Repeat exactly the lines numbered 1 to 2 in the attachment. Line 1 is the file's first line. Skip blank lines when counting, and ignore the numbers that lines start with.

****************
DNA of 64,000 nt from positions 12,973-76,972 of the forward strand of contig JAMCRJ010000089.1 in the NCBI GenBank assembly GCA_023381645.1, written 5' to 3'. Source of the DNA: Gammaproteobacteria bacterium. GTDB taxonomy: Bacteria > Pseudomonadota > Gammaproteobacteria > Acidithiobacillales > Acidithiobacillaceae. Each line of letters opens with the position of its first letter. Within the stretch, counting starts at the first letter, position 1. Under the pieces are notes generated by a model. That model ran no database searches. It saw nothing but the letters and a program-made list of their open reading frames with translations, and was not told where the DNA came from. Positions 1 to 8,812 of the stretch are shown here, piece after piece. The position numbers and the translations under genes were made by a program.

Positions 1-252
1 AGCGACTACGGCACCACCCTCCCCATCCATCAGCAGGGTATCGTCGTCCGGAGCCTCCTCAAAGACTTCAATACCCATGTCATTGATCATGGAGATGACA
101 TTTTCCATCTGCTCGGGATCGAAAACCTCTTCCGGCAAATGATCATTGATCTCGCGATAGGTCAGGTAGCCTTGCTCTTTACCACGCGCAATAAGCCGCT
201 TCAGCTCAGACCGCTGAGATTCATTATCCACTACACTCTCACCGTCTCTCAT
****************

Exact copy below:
DNA of 64,000 nt from positions 12,973-76,972 of the forward strand of contig JAMCRJ010000089.1 in the NCBI GenBank assembly GCA_023381645.1, written 5' to 3'. Source of the DNA: Gammaproteobacteria bacterium. GTDB taxonomy: Bacteria > Pseudomonadota > Gammaproteobacteria > Acidithiobacillales > Acidithiobacillaceae. Each line of letters opens with the position of its first letter. Within the stretch, counting starts at the first letter, position 1. Under the pieces are notes generated by a model. That model ran no database searches. It saw nothing but the letters and a program-made list of their open reading frames with translations, and was not told where the DNA came from. Positions 1 to 8,812 of the stretch are shown here, piece after piece. The position numbers and the translations under genes were made by a program.

Positions 1-252